The operator of the NCT test has lodged an appeal against a recent judgement that could expose it to compensation claims from motorists, RTÉ Investigates has learned.
Applus Car Testing Service is appealing a decision in December by Cork Circuit Court Judge Brian O’Callaghan ordering it to pay €31,000 to the family of Amanda O’Flaherty who died in a car accident in December 2012.
Ms O Flaherty’s car had passed an NCT seven months before the accident, which occurred near Cobh, Co Cork. Judge O’Callaghan accepted expert testimony that the car’s rear shock absorbers – crucial components of a vehicle’s suspension - were defective at the time of the accident and when the car passed the NCT in May 2012.
The judge also accepted expert evidence that the defects were the probable cause of the accident, which occurred when Ms O Flaherty’s car suddenly veered across the road into an oncoming car. Functioning shock absorbers help to keep a vehicle’s tyres in contact with the road.
The Circuit Court decision vindicated Ms O’Flaherty’s mother, Paula Murphy, who has fought a high profile campaign highlighting that her daughter’s car was unroadworthy when it passed the NCT.
The Road Safety Authority, which awards the NCT contract, declined to comment on the detail of the judge’s decision but said in a statement that it "does not regard the existence of an NCT pass certificate as a warranty as to the condition of the vehicle."
NCT operator Applus said "it would not be appropriate" to comment because it is appealing the judgement.
The NCT suspension test has two key parts - a visual test for defects and a balance test. In the balance test vehicles are put on a machine and shaken vigorously to measure the movement of the suspension. If the differential between the movement on the left and that on the right is greater than 30%, the car will fail the test. However if both shock absorbers are faulty, but similarly faulty and therefore roughly in balance, they will pass the balance test.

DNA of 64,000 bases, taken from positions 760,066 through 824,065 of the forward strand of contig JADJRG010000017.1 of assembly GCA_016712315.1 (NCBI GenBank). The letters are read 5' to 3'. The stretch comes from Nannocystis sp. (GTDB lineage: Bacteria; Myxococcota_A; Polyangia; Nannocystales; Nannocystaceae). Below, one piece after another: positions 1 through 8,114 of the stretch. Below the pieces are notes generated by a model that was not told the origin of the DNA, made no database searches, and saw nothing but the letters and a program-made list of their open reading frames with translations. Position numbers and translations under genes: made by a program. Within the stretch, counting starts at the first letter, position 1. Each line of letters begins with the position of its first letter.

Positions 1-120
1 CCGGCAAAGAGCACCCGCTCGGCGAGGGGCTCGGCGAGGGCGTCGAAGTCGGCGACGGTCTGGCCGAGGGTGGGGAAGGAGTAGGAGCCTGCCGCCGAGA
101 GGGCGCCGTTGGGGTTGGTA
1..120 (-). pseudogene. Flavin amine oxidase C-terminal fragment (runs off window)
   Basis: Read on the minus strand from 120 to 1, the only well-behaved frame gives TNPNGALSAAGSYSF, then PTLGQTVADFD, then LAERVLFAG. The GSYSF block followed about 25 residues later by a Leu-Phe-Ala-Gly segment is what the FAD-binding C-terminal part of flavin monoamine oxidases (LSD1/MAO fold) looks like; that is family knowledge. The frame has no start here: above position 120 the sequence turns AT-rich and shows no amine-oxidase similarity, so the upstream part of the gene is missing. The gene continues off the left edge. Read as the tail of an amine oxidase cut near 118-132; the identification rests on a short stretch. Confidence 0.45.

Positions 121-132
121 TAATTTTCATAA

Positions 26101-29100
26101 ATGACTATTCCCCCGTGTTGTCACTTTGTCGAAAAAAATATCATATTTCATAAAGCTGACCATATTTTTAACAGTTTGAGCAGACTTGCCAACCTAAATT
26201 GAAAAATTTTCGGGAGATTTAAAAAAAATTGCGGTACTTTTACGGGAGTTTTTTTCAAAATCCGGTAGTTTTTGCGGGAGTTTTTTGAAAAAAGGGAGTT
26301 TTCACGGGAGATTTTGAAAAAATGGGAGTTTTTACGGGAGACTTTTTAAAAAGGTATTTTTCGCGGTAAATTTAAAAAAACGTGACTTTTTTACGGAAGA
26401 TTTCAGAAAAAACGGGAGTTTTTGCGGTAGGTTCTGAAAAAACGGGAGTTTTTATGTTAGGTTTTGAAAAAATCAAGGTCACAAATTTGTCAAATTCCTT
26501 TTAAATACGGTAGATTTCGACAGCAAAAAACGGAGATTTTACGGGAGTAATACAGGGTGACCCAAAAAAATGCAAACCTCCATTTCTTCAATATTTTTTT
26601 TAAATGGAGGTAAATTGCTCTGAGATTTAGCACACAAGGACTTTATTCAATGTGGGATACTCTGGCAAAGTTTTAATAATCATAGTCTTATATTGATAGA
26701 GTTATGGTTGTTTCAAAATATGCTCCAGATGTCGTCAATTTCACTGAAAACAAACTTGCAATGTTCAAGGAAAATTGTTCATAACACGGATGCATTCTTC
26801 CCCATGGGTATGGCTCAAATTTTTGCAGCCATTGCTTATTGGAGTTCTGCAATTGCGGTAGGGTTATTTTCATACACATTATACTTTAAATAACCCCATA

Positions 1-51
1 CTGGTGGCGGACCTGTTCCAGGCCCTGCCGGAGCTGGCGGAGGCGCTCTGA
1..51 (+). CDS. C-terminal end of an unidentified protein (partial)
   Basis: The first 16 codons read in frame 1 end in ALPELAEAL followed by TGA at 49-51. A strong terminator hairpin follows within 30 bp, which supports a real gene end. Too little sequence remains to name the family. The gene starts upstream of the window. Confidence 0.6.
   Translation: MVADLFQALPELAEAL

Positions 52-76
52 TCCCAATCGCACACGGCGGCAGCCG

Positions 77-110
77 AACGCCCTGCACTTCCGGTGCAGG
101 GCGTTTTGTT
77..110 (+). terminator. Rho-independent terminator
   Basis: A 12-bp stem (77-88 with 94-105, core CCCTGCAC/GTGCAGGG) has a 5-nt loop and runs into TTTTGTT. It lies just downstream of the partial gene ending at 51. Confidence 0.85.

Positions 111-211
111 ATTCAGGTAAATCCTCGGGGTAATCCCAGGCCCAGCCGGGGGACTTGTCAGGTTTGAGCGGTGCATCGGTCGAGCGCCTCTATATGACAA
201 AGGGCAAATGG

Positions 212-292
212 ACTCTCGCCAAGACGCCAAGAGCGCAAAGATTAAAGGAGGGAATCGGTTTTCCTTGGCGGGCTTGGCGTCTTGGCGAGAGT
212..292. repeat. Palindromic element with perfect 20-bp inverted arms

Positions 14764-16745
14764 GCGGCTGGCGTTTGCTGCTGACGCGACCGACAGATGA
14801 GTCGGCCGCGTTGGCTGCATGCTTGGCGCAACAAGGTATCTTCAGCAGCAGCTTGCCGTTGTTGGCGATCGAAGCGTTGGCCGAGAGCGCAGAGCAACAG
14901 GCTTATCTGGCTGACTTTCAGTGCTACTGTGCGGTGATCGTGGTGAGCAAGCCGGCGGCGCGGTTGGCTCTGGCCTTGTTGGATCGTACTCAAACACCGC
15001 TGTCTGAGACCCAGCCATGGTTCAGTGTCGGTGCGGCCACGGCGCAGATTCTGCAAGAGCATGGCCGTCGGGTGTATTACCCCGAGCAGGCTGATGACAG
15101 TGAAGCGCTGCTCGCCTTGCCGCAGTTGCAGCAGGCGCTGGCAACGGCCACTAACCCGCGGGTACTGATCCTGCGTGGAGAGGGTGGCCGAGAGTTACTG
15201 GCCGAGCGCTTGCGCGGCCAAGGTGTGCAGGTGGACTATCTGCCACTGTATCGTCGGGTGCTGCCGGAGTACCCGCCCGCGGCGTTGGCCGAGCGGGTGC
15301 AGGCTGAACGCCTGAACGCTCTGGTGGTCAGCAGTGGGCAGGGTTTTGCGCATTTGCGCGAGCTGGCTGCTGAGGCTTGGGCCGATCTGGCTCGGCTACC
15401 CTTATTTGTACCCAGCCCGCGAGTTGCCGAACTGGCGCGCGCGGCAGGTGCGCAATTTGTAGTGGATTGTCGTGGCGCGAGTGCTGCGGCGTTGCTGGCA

In Amanda O’Flaherty’s car the measurements were 96Mm, or Mahamaters (virtually identical to millimetres) on the nearside rear suspension and 94Mm on the offside. The imbalance was only 2%, so the car passed. However, auto engineers have told RTÉ that readings higher than 80Mm suggest that shock absorbers are defective.
In the visual test, NCT vehicle inspectors check for leaking or damaged shock absorbers. Thousands of cars fail the visual inspection, but if no defects are visibly apparent and the car passes the balance test it will pass the suspension test.
This issue was previously covered in an RTÉ Investigates Testing the Limits report in 2016
In that report, retired NCT Vehicle Inspector John Sherry said that a car could pass even when it was clear to the tester that its shock absorbers are faulty.
If "you found that there was no imbalance on it. You put it up on the ramp then and you found that there was no sign of a leak, there was no sign of damage; you had no option but to pass that car. The equipment had passed it," Mr Sherry told the programme.
In its statement the Road Safety Authority said that Amanda O’Flaherty’s car "...passed the test seven months previous to the collision and the results on the day were unremarkable and would not have given an NCT inspector any cause for concern to fail the vehicle concerned."
RTÉ Investigates asked the RSA to supply figures for the number of cars in a recent six-month period which have passed the NCT suspension test with Mahameter readings the same or higher as those of Amanda O’Flaherty’s car.
The Authority declined to provide figures. However, an analysis for the RSA conducted by the UK Transport Research Laboratory consultancy in 2016 found that for cars of the same age and make as Amanda O’Flaherty’s (1995, Mazda 121) about half had suspension test readings of 90Mm or higher.
The report did not state how many of these cars failed the NCT.